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Flipping the Iceberg


Imagine if we didn’t need as many facilities and medical services to treat the sick – Imagine if the overall health of our community improved.

If Governments stopped focusing on the ‘sexy’ issues, then this could well be a reality. The current states of health within the Great South Coast are very concerning, yet Governments continue to support a health system that is set up to treat disease. Only 5% of funding is directed towards Preventative Health measures, i.e. keeping healthy people healthy, while the remaining 95% is spent on treating the sick.

We need to start addressing patients’ ‘upstream’ social needs to improve their health and reduce costs ‘downstream’. Lynda Smith, Population Health Coordinator at South West Primary Care Partnership, introduced a resource to do just that – the social determinants of health. While medical care can prolong survival and improve prognosis after some serious diseases, more important for the health of the population as a whole are the social and economic conditions that make people ill and in need of medical care in the first place.

Taking a holistic approach is understandably complex, and early adopters shoulder the burden of proof when it comes to measuring its impact. However, on paper, it’s a no brainer. We are currently focusing on the tip of the ‘health iceberg’ (the states of health) instead of focusing on what lies beneath the surface (the underlying conditions affecting physical health and longevity). Why are we not flipping the iceberg, and using our funding more efficiently?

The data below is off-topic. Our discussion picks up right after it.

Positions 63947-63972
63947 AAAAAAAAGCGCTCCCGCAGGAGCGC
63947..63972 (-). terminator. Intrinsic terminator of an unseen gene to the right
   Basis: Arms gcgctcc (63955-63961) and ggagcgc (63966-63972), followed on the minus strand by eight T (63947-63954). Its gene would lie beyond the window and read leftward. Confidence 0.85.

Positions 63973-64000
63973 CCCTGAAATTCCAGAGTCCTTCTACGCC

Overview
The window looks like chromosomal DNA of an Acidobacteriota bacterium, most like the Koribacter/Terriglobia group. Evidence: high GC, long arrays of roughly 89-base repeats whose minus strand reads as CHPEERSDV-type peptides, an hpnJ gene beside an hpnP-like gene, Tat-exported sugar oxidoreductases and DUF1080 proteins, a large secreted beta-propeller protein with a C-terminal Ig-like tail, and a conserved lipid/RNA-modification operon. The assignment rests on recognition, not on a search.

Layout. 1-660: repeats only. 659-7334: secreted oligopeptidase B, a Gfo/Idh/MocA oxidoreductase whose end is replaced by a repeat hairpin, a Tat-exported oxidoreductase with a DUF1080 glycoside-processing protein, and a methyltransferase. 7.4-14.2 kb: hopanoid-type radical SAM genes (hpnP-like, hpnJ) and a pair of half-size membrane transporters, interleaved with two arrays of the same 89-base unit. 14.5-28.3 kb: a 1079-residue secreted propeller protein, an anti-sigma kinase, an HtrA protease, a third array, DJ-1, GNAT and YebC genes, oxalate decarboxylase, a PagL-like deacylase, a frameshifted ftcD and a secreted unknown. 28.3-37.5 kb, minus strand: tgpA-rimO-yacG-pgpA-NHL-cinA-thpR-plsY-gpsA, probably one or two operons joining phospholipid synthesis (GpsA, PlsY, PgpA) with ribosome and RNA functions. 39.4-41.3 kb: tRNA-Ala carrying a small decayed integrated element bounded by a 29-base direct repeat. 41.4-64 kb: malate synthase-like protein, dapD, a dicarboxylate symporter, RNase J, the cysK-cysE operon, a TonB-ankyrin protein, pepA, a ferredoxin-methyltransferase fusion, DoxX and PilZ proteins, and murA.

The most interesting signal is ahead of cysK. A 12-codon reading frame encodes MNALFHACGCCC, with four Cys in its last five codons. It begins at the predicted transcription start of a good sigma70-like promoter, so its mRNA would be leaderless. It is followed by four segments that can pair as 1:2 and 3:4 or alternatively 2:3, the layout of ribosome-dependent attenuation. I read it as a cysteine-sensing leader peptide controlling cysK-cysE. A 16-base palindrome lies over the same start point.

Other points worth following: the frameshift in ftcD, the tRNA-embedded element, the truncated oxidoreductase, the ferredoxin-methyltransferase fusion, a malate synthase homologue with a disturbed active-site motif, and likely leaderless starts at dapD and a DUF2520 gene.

Sophie Baulch , 2019 Participant

Thank you to our speakers Lynda Smith, Population Health Coordinator South West Primary Care Partnership , Chris Healey, Research Fellow/Clinical Simulation Educator Deakin Rural Health Warrnambool and Darren Dorey, Peer Support, South West Health Care.


Champions of Education


In the sleepy hollows of Glenormiston, Sean Fitzpatrick and his dedicated staff are changing the way students are engaging in education.

The Gnurad-Gundidj Campus of School for Student Leadership is a life changing experience for year nine students from across Victoria and Sean and his team are building confident self learners with strong community connections.

Bringing education back to accountable learning, teaching life skills and open learning are some of the ways they are building future leaders. Decision making and problem solving skills are giving students the skills and guidance in making better choices going forward.

There are many layers that impact on education, including poverty, mental health and the ability to learn. We had insights into the cycles of poverty, the challenges faced and how hard it is to break the cycle. Poverty comes in many different forms, sometimes you may not be aware that someone was struggling and living in poverty. They are very resourceful and often there is a connection with mental health and poverty.

There are now options available for disengaged students to become engaged again, it’s about taking a student centered approach. Schools are Teachers are putting the students in the centre and building education around them, to suit the student, not what the Teacher or a traditional School system dictates. This is a great success.